2. The mailers were factual and well-received by the public. The Port’s 2016 Communication Plan calls for periodic mailers to inform the public about the Port’s mission, accomplishments on their behalf, and plans for the future. Many public ports, Public Utility Districts, special purpose districts, and other public entities produce similar mailers to keep the public informed of their activities.

    3. While meeting environmental requirements is expected, acknowledgement should also be given to public ports that not only meet, but exceed regulatory requirements. The Port of Edmonds is a documented leader among ports in environmental practices, having won environmental excellence awards and the highest environmental certifications available for our marina and boatyard.

    4. I have no conflict of interest in serving as a Commissioner because I retired from Landau Associates in 2013, three years before being appointed to the Commission. I was asked to submit my name because of my strong environmental, technical, and business management experience.

    5. I have been a Commissioner of the Port of Edmonds for less than 18 months. I would consider that “relatively new”. During my employment at Landau Associates, neither the firm nor I ever worked on Port issues related to setbacks and buffers. Landau Associates did provide consultation on setbacks and buffers for the Port in 2015 and 2016, after I retired from the firm.

    6. After the Harbor Square cleanup was completed in 2005, the only known contaminated soil left at the Harbor Square site was under two buildings, where it was inaccessible. The contamination was left in place because the Port demonstrated to Ecology’s satisfaction that there was no threat to human health and the environment. The contamination was fixed in place, the overlying buildings provided an effective cap, and indoor air quality was within acceptable levels. Final remediation reports prepared after the cleanup show that there is no contaminated soil at the site along the Marsh. I am not aware of any documentation of contamination in the Marsh that has been specifically linked to industrial activities at Harbor Square, which pre-dated the Port’s ownership. Ms. Wolfe, if you or others have any documentation to the contrary, please produce it. That is not to say that there may be documented contamination in the Marsh linked to storm water inflows.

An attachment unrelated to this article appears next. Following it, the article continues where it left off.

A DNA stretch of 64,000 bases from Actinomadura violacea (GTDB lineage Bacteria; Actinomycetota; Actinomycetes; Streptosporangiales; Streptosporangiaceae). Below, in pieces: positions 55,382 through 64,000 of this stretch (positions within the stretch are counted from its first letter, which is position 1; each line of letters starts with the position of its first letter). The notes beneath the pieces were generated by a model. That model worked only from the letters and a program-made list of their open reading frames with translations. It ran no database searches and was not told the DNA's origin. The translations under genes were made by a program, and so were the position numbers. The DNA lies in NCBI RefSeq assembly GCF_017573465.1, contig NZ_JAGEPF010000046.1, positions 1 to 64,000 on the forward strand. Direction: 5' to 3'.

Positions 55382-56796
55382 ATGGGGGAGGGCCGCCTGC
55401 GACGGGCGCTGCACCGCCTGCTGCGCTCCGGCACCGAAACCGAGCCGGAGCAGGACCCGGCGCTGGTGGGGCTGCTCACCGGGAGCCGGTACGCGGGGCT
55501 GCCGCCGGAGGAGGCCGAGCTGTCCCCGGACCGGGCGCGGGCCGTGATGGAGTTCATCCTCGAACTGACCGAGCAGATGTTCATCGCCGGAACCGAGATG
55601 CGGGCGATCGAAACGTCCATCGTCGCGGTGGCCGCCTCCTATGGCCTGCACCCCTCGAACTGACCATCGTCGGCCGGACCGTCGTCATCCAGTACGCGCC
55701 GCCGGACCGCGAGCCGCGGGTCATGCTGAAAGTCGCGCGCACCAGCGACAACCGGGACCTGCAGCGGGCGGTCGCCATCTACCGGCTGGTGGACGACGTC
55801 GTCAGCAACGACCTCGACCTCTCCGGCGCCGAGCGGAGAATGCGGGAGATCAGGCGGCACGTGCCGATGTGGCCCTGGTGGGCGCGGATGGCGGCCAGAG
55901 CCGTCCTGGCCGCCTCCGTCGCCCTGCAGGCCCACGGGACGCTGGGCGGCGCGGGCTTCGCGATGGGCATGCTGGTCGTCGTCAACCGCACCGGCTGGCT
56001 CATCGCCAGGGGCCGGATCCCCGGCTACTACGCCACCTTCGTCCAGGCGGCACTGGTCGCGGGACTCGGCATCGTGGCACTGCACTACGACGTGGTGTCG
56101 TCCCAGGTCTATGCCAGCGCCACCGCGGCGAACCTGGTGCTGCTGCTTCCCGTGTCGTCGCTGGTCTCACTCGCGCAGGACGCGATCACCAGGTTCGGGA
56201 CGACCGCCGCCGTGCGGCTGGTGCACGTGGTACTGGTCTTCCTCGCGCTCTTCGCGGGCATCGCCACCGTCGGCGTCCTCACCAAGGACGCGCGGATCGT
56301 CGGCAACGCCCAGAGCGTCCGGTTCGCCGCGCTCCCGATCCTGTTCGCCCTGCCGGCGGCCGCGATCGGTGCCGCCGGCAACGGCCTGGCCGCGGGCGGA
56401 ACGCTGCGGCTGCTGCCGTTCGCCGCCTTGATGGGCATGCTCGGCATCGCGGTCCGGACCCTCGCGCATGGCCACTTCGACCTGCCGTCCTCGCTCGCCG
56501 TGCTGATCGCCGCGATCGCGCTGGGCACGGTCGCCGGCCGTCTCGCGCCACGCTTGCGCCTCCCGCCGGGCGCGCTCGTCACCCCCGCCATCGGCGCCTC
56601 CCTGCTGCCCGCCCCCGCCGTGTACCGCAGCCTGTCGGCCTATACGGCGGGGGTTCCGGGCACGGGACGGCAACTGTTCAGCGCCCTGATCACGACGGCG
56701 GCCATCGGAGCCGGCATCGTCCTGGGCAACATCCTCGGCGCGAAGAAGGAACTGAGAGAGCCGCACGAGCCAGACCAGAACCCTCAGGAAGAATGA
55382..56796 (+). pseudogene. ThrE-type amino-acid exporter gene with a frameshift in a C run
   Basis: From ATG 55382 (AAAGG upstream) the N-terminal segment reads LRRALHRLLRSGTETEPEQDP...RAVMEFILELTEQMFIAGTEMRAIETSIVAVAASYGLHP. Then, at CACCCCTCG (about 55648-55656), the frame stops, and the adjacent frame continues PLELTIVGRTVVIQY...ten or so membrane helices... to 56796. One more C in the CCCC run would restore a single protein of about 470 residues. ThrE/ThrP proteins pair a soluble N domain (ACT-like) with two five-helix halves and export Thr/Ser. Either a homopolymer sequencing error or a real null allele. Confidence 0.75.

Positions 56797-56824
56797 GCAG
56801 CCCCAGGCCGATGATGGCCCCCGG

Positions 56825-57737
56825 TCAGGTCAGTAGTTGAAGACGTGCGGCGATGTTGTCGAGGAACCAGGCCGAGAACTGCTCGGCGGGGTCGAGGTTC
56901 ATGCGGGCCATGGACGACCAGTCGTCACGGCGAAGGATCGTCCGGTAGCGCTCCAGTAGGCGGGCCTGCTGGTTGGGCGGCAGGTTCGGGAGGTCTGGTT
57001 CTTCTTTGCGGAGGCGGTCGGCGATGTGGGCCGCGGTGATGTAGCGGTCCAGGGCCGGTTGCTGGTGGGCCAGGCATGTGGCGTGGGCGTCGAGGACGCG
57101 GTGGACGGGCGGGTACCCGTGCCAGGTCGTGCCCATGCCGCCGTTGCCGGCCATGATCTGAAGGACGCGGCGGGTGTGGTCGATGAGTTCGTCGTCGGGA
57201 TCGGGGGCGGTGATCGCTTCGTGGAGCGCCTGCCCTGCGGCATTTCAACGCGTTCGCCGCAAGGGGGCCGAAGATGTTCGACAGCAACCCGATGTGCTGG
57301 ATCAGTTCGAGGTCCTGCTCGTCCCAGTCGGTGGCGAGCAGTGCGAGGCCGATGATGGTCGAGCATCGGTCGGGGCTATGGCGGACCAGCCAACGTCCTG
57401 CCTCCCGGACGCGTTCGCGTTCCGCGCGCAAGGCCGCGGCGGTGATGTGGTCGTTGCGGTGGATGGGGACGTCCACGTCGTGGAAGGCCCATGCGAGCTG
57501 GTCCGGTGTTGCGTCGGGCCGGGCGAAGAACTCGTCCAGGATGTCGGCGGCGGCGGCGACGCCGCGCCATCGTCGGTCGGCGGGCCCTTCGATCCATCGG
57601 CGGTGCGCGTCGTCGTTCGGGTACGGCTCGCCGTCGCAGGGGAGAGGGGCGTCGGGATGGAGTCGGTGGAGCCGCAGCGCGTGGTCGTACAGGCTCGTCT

7. Many who support balanced, fiscally, and environmentally healthy management actually balance those factors. The public has had excellent governance at the Port for the past two decades, and it’s only getting better. Not only have the Commissioners managed the public’s investment well now and for the future, they have done it in a collaborative, professional, and progressive way that we all should be proud of. We try to lead by example.

    If anyone has any further questions regarding these issues, please email me at info@stevejohnstonforport.com.

    Steve Johnston

  3. Toxic waste is seeping into the marsh, toxic week killer is being used around it, lack of salt water flow is changing the marsh from a salt water estuary to a fresh water cattail pond. Yet the Port Commission incumbents keep telling us they are doing a great job. I’m not convinced and I’m voting for Harris, Paine and Petso for Port Commission.